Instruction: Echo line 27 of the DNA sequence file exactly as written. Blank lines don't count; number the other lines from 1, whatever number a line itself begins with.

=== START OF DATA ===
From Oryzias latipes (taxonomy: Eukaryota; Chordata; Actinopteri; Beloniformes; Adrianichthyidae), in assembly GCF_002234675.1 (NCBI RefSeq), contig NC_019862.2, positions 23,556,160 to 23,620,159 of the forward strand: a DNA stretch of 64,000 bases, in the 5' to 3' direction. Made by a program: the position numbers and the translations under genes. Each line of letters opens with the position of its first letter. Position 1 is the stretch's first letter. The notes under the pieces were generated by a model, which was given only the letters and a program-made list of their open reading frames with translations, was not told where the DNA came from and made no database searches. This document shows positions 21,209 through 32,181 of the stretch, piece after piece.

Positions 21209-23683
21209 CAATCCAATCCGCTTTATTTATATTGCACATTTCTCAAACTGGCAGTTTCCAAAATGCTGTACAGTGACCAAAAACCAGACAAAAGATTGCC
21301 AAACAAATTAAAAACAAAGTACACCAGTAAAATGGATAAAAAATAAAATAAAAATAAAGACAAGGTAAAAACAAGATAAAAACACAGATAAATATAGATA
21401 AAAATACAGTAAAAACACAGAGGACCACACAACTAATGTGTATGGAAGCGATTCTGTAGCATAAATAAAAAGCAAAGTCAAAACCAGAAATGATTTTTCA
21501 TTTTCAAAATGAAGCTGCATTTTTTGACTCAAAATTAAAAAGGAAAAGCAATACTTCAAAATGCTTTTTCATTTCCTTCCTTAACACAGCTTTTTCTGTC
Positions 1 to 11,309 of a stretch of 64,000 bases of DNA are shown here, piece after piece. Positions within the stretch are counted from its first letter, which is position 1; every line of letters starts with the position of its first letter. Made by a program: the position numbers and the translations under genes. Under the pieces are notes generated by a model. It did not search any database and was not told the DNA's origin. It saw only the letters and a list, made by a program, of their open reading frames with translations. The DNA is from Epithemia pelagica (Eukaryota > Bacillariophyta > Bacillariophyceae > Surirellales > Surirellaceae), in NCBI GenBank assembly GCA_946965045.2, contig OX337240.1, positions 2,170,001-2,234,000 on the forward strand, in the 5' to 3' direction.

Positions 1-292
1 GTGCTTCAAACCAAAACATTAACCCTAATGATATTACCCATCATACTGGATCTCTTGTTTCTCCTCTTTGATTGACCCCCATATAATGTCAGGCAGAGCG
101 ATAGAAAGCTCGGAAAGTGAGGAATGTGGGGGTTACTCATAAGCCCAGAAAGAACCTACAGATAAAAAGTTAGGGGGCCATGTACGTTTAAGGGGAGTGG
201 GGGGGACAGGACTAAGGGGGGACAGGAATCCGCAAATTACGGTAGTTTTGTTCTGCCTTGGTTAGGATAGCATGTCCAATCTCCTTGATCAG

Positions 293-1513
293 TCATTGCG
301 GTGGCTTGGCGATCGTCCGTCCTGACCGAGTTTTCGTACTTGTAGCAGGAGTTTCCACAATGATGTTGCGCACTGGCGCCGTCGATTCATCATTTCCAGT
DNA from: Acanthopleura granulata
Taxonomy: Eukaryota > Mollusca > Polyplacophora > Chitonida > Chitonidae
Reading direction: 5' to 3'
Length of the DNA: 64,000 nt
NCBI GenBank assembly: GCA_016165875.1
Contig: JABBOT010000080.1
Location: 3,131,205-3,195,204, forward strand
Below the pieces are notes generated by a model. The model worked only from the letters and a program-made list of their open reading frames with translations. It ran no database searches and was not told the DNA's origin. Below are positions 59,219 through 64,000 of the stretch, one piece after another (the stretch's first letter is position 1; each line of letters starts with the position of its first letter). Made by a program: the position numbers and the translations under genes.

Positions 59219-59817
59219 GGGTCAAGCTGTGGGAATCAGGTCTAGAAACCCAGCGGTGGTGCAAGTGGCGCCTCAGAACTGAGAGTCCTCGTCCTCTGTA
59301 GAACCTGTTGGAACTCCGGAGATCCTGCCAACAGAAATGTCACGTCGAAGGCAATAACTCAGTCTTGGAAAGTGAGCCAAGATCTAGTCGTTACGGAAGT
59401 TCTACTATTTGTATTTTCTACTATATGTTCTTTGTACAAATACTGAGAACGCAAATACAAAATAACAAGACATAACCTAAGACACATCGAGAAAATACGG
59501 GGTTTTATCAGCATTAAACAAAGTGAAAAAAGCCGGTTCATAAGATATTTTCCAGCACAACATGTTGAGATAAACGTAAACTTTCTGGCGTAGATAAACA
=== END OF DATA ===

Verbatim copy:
59501 GGTTTTATCAGCATTAAACAAAGTGAAAAAAGCCGGTTCATAAGATATTTTCCAGCACAACATGTTGAGATAAACGTAAACTTTCTGGCGTAGATAAACA